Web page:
SQUARE Project

29th June 2018

In our blog this week we will be looking at the recent findings of the SQUARE project which stands for Soil Quality Research Assessment Project. The project was run between Teagasc, DAFM, University of Limerick, UCD and Sligo IT. The aim was to access the soil quality and functions across Ireland.

SQUARE Project

Dr David Wall (Teagasc) defined soil quality as a soils ability to provide functions. This was further broken down into the five functions below.

Soil Functions

  1. To support primary function.
  2. To regulate and purify water.
  3. To provide habitat and biodiversity.
  4. Carbon regulation and sequestration.
  5. Nutrient cycling.

As farmers we tend to be most concerned with the soils ability to produce more food however it has a knock-on effect on all other functions also. A well-preforming grassland sward will also be effective with the other functions.

Dr Gulia Bondi (Teagasc) who co-ordinated the project said that "Compaction is the most common and biggest risk to agriculture production and soil function across Ireland"

Due to this the project has developed a new tool for farmers and advisors to assess and score soil structure called GrassVess. Vess (Visual evaluation of soil structure) is a tool that is available and has been used by many tillage farmers to great success but was not suitable to grasslands as it doesn’t deal with the rooting layer of a grass sward. At the end of this blog there is a flowchart to show how to do a GrassVess assessment.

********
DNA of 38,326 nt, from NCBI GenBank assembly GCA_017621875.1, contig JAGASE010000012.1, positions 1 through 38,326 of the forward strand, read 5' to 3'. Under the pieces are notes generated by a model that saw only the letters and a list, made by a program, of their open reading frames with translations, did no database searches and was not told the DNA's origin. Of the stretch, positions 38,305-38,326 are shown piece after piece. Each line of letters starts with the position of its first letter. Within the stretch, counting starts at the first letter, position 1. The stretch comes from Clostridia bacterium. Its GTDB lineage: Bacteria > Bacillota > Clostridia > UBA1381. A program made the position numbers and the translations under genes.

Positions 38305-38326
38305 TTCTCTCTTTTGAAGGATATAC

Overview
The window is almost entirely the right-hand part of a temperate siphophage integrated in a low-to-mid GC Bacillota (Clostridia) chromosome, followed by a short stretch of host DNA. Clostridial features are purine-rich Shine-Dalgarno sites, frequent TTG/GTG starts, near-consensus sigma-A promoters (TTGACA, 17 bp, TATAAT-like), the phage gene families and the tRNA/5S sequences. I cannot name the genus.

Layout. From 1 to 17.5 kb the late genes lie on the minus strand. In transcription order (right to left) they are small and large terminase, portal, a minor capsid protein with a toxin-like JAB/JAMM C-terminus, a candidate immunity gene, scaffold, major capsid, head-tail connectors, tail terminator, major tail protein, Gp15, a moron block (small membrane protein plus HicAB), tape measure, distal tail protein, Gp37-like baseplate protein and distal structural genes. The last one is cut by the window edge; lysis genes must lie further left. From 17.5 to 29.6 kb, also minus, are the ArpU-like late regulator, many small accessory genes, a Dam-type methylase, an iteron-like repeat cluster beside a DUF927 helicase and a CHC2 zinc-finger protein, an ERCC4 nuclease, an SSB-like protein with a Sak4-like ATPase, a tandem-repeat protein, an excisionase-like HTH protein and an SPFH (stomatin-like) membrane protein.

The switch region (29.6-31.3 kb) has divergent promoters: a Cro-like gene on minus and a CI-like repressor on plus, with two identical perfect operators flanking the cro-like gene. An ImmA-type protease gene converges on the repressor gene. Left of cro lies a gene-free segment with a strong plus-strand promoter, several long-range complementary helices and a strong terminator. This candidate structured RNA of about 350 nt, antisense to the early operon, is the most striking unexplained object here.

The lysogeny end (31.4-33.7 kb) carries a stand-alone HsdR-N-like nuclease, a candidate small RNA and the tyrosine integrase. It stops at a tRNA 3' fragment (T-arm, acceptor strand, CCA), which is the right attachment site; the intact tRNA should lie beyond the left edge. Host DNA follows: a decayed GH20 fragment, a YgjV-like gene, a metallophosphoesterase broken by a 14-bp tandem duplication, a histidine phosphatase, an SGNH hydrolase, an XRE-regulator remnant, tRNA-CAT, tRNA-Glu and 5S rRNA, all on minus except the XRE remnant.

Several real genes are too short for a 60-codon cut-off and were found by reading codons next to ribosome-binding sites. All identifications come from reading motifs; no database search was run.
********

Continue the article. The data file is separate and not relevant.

Soil Improvement Programme

As you have read in our previous blogs and know from our Soil Improvement Programme we agree that structure is vital to soils and encourage you to get out with a spade and try this method out.

Something equally important is the biology in your soils and SQUARE looked into all aspects of this within the study fungi, nematodes and of course earthworms.


Dr Olaf Schmidt (UCD) claimed “earthworms are the heroes of our soils” and that intensive grasslands have an almost equal amount of livestock below the ground as above. When paddocks are stocked at 2,000kg liveweight per ha then earthworms were found at similar levels below the ground.

He also stated the multi-species swards that David mentioned in the last blog greatly increased earthworm numbers.

Why are they so important? Dr Schmidt highlighted some key services they carry out for us-

  • 20-40t of worm cast are produced per hectare every year
  • Create 3-10t of organic matter per hectare every year
  • Release 50-190kg of mineral nitrogen into our soils every year
  • Earthworms eat down through the soil improving structure.

Professor John Ryan who has spent his life as a soil scientist summed up the issues very well and put it down to these points

  • We need to correct pH with the use of lime.
  • Make better use of “wastes” such as slurry.
  • Need to see soils for there functions for wider society such as cleaning water and storing carbon.
  • We need to listen to sound science and move forward with that.

The SQUARE project is a great piece of research and we are very excited to hear more of the results going forward. If you have been reading this series of blogs you will know we have highlighted these issues already. If you want more information or want to know how we can address some of the issues with our Soil Improvement Programme please contact us.


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